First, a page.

The samples were selected by the multistage cluster sampling method. First, 5 bases were selected from 12 bases of Ardabil City, and then, the ratio of missions of each base was determined, and using the random number table, the sample size was estimated. The instrument used was a prehospital emergency checklist consisting of two parts. The first part included the details of the mission, such as personal details, the main complaint of the patient, and location. The second part checked 8 time indices of receiving the request, departure from the base, arrival at the scene, leaving the scene, arrival at the hospital, delivery to the hospital, termination of the mission, and arrival at the base. Other information, such as the type of mission, the patient’s vital signs, medication interventions, and the used equipment for the patient, was also recorded in this checklist. After selecting the desired missions, the items considered in the research objectives were extracted, which included gender, age, the reason for contact, patient’s main complaint, location of the mission, and time of the mission, as well as emergency time indices, like delay time, response time, on-scene time, transport time, and round trip time. Time indices were recorded based on GPS by emergency medical technicians. The definitions of different time indices for providing prehospital emergency services based on the study by Altintas and Bilir [20] are presented in Table 1.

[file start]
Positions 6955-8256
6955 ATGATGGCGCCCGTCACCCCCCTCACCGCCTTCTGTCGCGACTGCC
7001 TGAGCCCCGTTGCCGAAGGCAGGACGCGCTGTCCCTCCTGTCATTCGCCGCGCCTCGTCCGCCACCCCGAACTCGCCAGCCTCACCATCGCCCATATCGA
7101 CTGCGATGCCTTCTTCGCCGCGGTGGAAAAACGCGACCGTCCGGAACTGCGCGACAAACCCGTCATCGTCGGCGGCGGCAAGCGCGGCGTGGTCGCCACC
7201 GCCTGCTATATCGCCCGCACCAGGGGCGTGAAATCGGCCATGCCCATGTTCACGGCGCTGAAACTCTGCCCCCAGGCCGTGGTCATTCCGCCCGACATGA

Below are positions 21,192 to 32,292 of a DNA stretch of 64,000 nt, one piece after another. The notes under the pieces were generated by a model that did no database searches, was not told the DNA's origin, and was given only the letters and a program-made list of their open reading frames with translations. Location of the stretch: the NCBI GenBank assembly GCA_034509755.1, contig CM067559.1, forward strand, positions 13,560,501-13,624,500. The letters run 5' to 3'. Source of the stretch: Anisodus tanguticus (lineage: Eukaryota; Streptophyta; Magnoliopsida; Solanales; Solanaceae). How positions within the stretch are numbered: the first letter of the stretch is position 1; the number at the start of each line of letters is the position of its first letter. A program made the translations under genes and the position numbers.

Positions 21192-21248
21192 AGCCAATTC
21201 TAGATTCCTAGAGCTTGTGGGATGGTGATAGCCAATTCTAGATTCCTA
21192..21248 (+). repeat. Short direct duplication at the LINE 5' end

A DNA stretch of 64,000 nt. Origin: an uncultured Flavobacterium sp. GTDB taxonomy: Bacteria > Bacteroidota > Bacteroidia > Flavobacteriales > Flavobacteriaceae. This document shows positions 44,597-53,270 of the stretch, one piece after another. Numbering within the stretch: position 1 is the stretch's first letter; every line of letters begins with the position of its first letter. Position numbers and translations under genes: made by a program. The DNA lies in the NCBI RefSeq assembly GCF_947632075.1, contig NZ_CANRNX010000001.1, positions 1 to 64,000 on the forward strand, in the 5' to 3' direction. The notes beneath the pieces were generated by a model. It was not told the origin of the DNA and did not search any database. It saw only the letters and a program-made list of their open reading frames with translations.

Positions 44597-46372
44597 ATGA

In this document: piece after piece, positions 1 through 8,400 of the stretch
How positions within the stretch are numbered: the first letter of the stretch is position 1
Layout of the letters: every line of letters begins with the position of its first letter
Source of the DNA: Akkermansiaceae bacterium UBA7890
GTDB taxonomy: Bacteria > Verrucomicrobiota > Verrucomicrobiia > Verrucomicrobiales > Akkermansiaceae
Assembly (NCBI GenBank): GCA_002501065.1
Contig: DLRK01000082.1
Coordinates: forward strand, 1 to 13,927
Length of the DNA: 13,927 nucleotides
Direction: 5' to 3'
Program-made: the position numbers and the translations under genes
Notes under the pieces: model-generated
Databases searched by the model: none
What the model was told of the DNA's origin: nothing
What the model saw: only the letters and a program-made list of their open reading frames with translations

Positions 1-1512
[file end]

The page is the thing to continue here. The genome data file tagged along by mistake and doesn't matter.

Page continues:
3. Results
Out of 372 patients transferred to medical centers by Ardabil prehospital emergency, 169 (51.7%) were women and 106 were over 60 years old. The most common reason for calling the prehospital emergency center was related to physical problems (137, 41.9%), and also the main complaint was trauma (161, 49.2%). Most missions (114, 34.9%) were recorded in the northern part of the city, and 134 missions (41%) were recorded at night shifts (Table 2). 

The results of EMS time indices showed that the delay time in 322 missions (98.5%) was less than one minute. Response time in 190 missions (58.1%) was less than 8 minutes. On-scene time in 138 missions (42.2%) was 11-20 minutes, transfer time in 176 missions (53.8%) was between 11 and 20 minutes, and the round trip time in 111 missions (33.9%) was 41-50 minutes (Table 3).

According to the Chi-square test, there was a significant relationship between total run time (response time, on-scene time, and transfer time), transfer time to the hospital, the round trip time, and the base location (P˂0.05) (Table 4).